The company has been able to leverage the nation’s passion for chocolate into a 200,000 strong Facebook following. Shoppers regularly engage with short videos in which Max Brenner staff create chocolate-themed sundaes and other recipes using the store’s products.
25. Nicole Eckels
Company: Glasshouse Candles
Revenue: $50 million*
Many entrepreneurs find the inspiration for their business ventures from a problem they encounter in their own lives, and it was no different for Nicole Eckels.
Eckels moved from New York to Australia in 2005 and founded her candle business Glasshouse Fragrances a year later after she was unable to find a high-quality fragrant candle on a shopping trip to David Jones.
“I knew there was something missing in this market and if I didn’t do it, somebody else was going to do it,” she said at an event in 2015.
Glasshouse Fragrances is one part of Eckels’ Sapphire Group, a company that employs more than 100 people and turns over around $50 million annually. The group also includes sister candle brand, Circa Home.
Glasshouse’s range of products, which now include diffusers as well as hand creams and washes, are stocked by sleepwear chain Peter Alexander and independent retailers across the country, as well as in the stores that inspired Eckels venture back in 2006 – David Jones.
26. Sue Ismiel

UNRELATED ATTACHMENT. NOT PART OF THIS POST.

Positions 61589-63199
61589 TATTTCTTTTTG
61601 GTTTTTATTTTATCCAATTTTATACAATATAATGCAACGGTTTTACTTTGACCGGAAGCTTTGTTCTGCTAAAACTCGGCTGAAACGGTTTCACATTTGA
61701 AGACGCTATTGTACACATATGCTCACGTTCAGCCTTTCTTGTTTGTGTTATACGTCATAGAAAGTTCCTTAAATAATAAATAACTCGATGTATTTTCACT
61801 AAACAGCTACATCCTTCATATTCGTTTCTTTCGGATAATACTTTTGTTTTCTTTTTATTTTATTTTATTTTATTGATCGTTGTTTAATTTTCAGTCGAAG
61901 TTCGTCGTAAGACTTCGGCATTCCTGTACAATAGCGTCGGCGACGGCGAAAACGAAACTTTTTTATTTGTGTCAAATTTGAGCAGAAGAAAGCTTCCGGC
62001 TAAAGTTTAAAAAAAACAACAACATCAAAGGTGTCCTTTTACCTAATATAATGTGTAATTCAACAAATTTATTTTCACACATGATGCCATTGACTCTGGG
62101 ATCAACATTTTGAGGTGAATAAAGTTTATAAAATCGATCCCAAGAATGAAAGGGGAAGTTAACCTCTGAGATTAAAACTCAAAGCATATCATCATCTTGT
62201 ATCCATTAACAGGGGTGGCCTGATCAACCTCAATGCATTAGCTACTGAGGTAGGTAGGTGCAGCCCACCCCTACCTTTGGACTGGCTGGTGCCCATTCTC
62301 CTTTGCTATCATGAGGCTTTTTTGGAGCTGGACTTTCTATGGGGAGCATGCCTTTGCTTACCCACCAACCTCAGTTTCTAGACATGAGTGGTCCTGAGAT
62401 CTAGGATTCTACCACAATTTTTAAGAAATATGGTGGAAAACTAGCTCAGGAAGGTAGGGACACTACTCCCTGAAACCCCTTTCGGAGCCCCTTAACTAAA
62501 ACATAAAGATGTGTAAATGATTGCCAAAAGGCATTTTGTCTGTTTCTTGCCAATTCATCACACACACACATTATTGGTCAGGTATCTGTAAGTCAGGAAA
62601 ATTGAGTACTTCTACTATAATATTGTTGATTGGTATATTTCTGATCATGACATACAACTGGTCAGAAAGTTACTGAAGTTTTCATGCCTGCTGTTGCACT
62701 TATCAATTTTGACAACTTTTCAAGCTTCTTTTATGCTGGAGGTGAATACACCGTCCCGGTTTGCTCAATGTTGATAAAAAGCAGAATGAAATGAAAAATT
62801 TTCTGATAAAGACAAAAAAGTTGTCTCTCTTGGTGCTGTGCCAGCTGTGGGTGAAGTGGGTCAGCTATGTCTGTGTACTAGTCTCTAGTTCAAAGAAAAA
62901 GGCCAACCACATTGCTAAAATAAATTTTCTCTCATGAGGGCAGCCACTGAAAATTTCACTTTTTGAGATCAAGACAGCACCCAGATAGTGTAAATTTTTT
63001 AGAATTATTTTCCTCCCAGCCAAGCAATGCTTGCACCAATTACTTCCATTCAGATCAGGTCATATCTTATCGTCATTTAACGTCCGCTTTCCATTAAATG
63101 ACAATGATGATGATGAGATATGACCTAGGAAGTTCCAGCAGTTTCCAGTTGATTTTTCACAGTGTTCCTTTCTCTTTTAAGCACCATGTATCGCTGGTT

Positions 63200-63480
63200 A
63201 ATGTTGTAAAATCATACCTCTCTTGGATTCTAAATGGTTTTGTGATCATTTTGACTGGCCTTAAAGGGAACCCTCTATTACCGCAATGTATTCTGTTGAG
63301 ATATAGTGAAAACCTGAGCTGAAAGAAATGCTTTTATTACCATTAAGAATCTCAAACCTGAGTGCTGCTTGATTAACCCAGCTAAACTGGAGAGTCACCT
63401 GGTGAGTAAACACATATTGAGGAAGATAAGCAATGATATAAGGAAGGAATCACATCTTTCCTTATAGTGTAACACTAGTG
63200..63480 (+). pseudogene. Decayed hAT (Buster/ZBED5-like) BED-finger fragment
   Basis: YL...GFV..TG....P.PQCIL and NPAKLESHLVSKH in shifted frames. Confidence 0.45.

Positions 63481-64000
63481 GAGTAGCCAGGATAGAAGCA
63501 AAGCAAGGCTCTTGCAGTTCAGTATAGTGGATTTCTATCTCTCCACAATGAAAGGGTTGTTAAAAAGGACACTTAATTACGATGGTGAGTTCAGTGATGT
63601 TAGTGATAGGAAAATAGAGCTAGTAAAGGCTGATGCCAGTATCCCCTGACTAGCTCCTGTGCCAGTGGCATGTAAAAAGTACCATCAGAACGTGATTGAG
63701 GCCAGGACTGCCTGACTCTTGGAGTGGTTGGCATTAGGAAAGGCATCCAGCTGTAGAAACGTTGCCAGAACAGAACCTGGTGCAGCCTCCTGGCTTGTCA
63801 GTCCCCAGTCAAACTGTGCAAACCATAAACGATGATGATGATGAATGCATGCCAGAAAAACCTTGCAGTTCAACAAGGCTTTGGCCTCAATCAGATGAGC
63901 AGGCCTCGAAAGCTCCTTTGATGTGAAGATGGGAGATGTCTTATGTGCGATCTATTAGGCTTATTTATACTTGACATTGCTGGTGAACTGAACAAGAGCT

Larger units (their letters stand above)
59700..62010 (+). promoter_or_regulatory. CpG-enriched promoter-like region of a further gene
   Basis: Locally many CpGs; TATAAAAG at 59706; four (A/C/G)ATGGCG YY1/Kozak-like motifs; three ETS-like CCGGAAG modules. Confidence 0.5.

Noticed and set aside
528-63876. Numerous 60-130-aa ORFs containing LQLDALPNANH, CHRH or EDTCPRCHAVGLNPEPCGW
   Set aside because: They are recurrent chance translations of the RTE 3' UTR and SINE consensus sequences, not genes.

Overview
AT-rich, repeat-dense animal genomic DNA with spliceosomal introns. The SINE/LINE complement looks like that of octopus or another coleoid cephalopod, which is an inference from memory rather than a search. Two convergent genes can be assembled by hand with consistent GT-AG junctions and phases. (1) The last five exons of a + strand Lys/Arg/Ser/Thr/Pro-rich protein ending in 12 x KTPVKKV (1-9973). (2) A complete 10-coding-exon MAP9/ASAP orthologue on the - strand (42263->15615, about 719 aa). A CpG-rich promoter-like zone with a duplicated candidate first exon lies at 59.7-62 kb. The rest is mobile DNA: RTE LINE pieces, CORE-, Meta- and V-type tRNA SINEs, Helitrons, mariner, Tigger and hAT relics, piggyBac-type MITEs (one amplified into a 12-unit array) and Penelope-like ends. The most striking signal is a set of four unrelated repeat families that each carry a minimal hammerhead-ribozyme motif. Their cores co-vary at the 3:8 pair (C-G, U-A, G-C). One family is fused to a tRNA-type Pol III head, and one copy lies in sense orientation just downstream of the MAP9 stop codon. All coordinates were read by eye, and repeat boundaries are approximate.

Company: Sue Ismiel and Daughters (Nad’s)
Revenue: $42 million
After launching in 1991 with $5000 and her company’s first hair removal gel, Sue Ismiel has spent the past two decades turning Nad’s into a household name.
Ismiel began her journey with “no idea how to sell anything”, a feat that meant many a door was slammed in her face when she first began trying to move her product through door-to-door sales. But Nad’s is now a global company turning over $42 million, and which has even considered undertaking an initial public offering.
Ismiel and her partner remain the sole owners of the company, with their three daughters running frontline in the company’s succession plan.
27. Tammy Barton
Revenue: $38 million
Tammy Barton began her entrepreneurial career at the age of 22 when she left a comfy job at an Adelaide law firm to launch a new budgeting service.
Despite early scepticism from all those around her, Barton has grown MyBudget into a company with more the 250 employees and $38 million in annual revenue. MyBudget now serves more than 65,000 people around Australia after growing 50% year-on-year during its first decade.
In 2015, Barton was named Female Entrepreneur of the Year at the inaugural Female Entrepreneur Awards. At the time, she spoke about the difficulties she faced when first starting out.
“I was a 22-year-old girl trying to break into the financial services sector, which is still dominated by men today,” she said.
“On top of that I was going through the process of creating a brand new service category, there were no other businesses like MyBudget and there still isn’t.”